In the week following the secondary ocean discharge of radioactive토토사이트 contaminated water from the Fukushima Daiichi Nuclear Power Plant, the concentration of tritium near the discharge outlet was found to exceed the detection limit four times. This is an unusual phenomenon compared to the previous trend, which exceeded the detection limit only once in about a month after the first discharge, raising concerns that tritium may be routinely detected in nearby seas due to the discharge of contaminated water. According to the preliminary tritium concentration analysis data released by Tokyo Electric Power Company on the 15th, the nearest monitoring point, ‘ T-0-1A’, which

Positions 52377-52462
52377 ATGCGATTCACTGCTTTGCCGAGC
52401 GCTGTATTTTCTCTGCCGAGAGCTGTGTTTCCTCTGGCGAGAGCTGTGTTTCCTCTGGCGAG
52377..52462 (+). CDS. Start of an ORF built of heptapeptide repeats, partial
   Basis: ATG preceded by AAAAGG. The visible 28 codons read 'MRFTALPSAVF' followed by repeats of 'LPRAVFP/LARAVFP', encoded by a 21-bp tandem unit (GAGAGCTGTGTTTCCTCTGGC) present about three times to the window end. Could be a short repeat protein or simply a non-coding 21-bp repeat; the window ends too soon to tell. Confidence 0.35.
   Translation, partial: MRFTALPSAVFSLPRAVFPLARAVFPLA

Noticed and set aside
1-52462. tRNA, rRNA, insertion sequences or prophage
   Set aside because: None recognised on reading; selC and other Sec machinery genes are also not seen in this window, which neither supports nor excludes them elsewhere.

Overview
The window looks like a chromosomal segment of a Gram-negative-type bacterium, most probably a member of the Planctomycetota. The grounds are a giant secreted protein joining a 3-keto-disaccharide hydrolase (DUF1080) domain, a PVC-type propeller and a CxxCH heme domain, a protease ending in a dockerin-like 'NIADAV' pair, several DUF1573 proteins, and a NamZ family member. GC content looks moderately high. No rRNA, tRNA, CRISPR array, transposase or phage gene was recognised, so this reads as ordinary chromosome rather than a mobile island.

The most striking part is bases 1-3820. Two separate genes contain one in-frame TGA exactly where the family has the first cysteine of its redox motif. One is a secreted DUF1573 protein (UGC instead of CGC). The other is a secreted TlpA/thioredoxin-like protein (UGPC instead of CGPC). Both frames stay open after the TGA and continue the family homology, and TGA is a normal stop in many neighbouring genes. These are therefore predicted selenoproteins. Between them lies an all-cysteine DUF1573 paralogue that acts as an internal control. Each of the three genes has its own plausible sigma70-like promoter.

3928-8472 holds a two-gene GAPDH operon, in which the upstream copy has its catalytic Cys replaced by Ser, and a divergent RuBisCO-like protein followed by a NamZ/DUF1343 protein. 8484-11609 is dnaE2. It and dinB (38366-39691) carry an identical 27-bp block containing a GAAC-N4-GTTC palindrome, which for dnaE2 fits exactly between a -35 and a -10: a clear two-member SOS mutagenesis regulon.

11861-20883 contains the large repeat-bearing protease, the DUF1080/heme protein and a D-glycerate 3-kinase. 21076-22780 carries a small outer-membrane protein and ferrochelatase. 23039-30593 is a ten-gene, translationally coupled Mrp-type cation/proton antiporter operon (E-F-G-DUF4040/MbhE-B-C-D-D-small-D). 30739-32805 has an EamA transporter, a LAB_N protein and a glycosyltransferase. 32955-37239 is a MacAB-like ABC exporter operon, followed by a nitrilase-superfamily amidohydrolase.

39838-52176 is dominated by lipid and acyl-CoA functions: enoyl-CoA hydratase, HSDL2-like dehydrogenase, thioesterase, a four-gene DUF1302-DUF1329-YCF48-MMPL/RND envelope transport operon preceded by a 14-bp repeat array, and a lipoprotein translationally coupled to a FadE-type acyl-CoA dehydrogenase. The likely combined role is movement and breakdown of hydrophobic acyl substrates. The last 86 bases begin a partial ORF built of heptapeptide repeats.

is about 200m away from the discharge outlet, was exposed for about a week from the 7th to the 14th after the secondary discharge. It was found that the tritium concentration exceeded the detection limit four times. The detection limit refers to the minimum value that can be detected by measuring equipment, and is slightly different at each measurement point. When the amount of tritium released is below the detection limit, the exact amount cannot be measured. If the detection limit is not exceeded, it is judged that tritium has not actually been detected in the sea, and if it is exceeded, it is considered to have been detected. According to data, at point T-0-1A , the tritium concentration was observed to be 9.4 becquerel (㏃) per liter on the 8th, three days after the second discharge, exceeding the detection limit, reaching 11㏃ on the 10th and 14㏃ on the 13th. It got higher. Tokyo Electric Power Company has not yet announced specific figures, but looking at the graph, it is estimated that it exceeded 10 ㏃ on the 14th. The tritium concentration at other points was within the detection limit. This phenomenon is unusual considering that during the first ocean discharge that began on August 24th, there were very few cases of exceeding the detection limit based on the preliminary value. Before the second discharge, the detection limit was exceeded once (10 ㏃) on September 1st. Including this record, tritium has been detected in the sea a total of five times to this day. This is different from some expectations that the tritium concentration at a specific point will not continue to increase because contaminated water spreads through ocean currents even if it is discharged. However, Tokyo Electric Power Company explained, “The ocean currents in the relevant sea area may change periodically, and the values may fluctuate accordingly.” In addition, even if tritium was detected, it was far below the 700 ㏃ per liter standard for determining outliers, so it was stated that there was no problem with safety. However, if this phenomenon becomes frequent in the sea, where tritium was not detected before the discharge of contaminated water, it is expected to cause anxiety to nearby fishermen and citizens of neighboring countries. Tritium can have harmful effects on living organisms with continued exposure. Despite these changes in tritium, Park Gu-yeon, First Deputy Director of the Office for Government Policy Coordination, conveyed the IAEA (International Atomic Energy Agency) judgment in a daily briefing on the discharge of contaminated water on the 16th that “there is nothing unusual about the secondary discharge.” Regarding the tritium concentration, they stated, “There is no problem as it is lower than the standard for judging outliers.” This is a looser explanation than Tokyo Electric Power Company’s briefing, which analyzes the cause and reveals whether the detection limit has been exceeded. Meanwhile, according to Tokyo Electric Power Company, a decrease in the pressure of the transfer pump used for ocean discharge was observed on the 6th, immediately after the second discharge of contaminated water. Tokyo Electric Power Company announced that it believed that the problem was caused by foreign substances stuck in the metal filter in the pump and took steps to clean the filter. It was also added that this problem would not affect the discharge schedule.